Many Minnesota state parks are open to deer hunting during the November firearm season, which begs a question: Will wolf hunting be allowed in Minnesota state parks? The answer is yes and no.
When I asked the question of DNR Wildlife’s Steve Merchant, he directed me to pages 113-115 in the 2012 Minnesota Hunting and Trapping Regulations Handbook, which lists the state parks, state recreation areas and scientific and natural areas open to hunting and trapping. The rules governing these activities vary from unit to unit and may even vary within an individual state park. As a result, wolf hunting will be allowed in some parks, or portions of parks, and not in others.
Consider the North Shore’s 2,200-acre Split Rock Lighthouse State Park. On Page 115 the rules say, “approximately 50 acres in the far northern part of the park is open to public hunting but closed to trapping. See map for location.” The rest of the park is closed to wolf hunting, but will be open for a special firearms deer hunt. On page 86 of the handbook, I found the special deer hunt regulations for Split Rock Lighthouse State Park, where either-sex hunting permits are available. The only portion of the park closed to deer hunting is south and east of Highway 61,” which is the vicinity of the lighthouse, campgrounds and other park amenities.
Special firearm deer hunts will occur in five North Shore state parks. Wolf hunting will be allowed in portions of four parks—George H. Crosby Manitou, Split Rock Lighthouse, Temperance River and Tettegouche—where public hunting is allowed for all game. The same is true for other state parks and recreation areas within the wolf hunting zone.
State Scientific and Natural Areas, which are lands set aside to protect natural features, are also governed by a patchwork of rules related to hunting. You must consult the regulations handbook to determine where and what kind of hunting is allowed in various units. Trapping is also permitted on some SNAs.
Figuring out the details for wolf hunting in state parks, recreation areas and SNAs will likely be easier for hunters than it will be for the general public, many of whom may view these areas as de facto wildlife refuges. While the question of to hunt or not to hunt on these public lands was addressed prior to the state establishing a wolf hunting and trapping season, the inconsistencies in the related rules and policies are confusing at the very least.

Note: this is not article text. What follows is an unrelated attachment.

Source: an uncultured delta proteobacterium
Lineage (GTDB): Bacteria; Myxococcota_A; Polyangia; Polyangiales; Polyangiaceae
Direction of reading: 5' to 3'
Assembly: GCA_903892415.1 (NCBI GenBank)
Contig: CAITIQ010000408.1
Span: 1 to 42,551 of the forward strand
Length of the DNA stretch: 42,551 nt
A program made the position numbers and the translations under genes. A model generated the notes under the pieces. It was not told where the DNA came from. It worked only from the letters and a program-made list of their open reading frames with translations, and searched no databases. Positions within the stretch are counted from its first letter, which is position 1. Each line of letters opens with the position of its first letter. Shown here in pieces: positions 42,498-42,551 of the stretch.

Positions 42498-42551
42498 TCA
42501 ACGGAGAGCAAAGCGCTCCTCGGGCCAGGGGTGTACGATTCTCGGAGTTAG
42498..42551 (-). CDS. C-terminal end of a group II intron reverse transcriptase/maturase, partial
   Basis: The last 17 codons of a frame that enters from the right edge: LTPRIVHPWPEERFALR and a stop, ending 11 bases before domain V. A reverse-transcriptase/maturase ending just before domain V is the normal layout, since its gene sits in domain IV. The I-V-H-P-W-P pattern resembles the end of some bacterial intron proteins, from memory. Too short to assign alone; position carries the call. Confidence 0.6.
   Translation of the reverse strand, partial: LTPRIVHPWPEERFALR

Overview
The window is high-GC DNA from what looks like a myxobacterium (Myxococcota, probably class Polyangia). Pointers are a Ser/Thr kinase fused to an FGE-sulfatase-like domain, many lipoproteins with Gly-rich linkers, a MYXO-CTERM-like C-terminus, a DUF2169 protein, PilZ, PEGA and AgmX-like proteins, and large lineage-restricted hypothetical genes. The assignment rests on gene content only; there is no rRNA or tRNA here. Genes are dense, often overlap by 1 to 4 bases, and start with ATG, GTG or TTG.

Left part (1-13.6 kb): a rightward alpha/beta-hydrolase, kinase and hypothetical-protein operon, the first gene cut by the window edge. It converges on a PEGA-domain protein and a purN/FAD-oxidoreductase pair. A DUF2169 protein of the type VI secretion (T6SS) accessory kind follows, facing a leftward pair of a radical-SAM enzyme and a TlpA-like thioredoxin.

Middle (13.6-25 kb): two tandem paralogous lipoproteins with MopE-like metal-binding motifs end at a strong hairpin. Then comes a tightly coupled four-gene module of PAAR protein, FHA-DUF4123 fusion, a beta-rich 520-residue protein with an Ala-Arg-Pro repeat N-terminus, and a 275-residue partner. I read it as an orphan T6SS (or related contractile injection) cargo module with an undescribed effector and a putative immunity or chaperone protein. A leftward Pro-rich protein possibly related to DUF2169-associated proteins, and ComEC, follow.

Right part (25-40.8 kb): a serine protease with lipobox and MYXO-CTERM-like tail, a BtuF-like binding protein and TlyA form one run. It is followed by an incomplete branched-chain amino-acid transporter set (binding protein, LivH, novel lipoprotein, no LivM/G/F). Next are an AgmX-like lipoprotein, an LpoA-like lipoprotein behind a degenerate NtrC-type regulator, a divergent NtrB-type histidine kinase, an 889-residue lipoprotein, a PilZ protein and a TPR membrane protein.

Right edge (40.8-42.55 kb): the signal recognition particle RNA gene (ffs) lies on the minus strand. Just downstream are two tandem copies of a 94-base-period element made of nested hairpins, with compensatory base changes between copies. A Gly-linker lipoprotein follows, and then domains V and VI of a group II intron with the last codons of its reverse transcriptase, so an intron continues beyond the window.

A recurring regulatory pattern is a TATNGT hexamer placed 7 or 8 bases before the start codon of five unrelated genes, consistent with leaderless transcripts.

The 2012 regulations handbook contains no information about the coming wolf hunting and trapping season other than a short note on Page 2 that further details about the season will be released this month. One detail we do know is hunters will be able to apply in groups of up to four individuals for wolf hunting tags. Unlike the moose hunt, where a group of hunters is allowed to kill one moose, each member of a wolf hunting group will be issued a license to kill a wolf. Merchant says this means if a group is picked, they can hunt together and each kill a wolf.
If one person in a deer hunting camp has a wolf tag, other hunters may assist the licensed wolf hunter, but only the licensed hunter may kill a wolf. This differs from the state’s long-standing deer hunting rule, where any member of the group who is afield may kill a deer and use the harvest tag of another group member. Hunters know this as party hunting. In order to shoot a wolf, you’ll need a valid wolf hunting license in your pocket.
Minnesota’s new wolf season is a work in progress, driven at this point more by a legislative mandate to start killing wolves as soon as possible rather than a wildlife management plan intended to make the best use of a limited and valuable natural resource. Very likely, it will take a few years before the dust settles and we figure out how best to manage wolves.
In the meantime, the details of the season will matter more to people than to the wolves, which have long survived in Minnesota in spite of human activities. For now, we are stuck with a harvest plan that continues the failed strategy begun in the western states of selling wolf tags to big game hunters. It’s a strategy intended to buy a few votes for northern lawmakers and placate those deer hunters who blame the big bad wolf when they don’t shoot a deer.
Unfortunately, if the deer season wolf hunt fails to satisfy participants—namely through a failure to kill what they regard as enough wolves—we may start down a slippery slope. Already some are clamoring to have more and cheaper wolf tags available for deer hunters, which is how the western states are coping with their failed hunting strategy. Even with more tags and longer seasons, western states are not killing enough wolves to satisfy politicians or their anti-wolf constituents.
While neither wolf advocates nor prospective wolf hunters want to hear it, trapping is the most effective and responsible way to harvest wolves in Minnesota. Trappers could target areas where wolves are causing problems and would be more likely to achieve sustainable harvest goals. Equally important, trappers would process and sell wolf pelts, thus ensuring the harvested animals are put to use. A trapping-based harvest strategy would likely please livestock owners and others who experience problems with wolves, but it might not buy many anti-wolf votes up north or pro-wolf votes in the metro. Unfortunately, those votes may matter more than a sound wolf management strategy, because the Minnesota wolf is a political animal.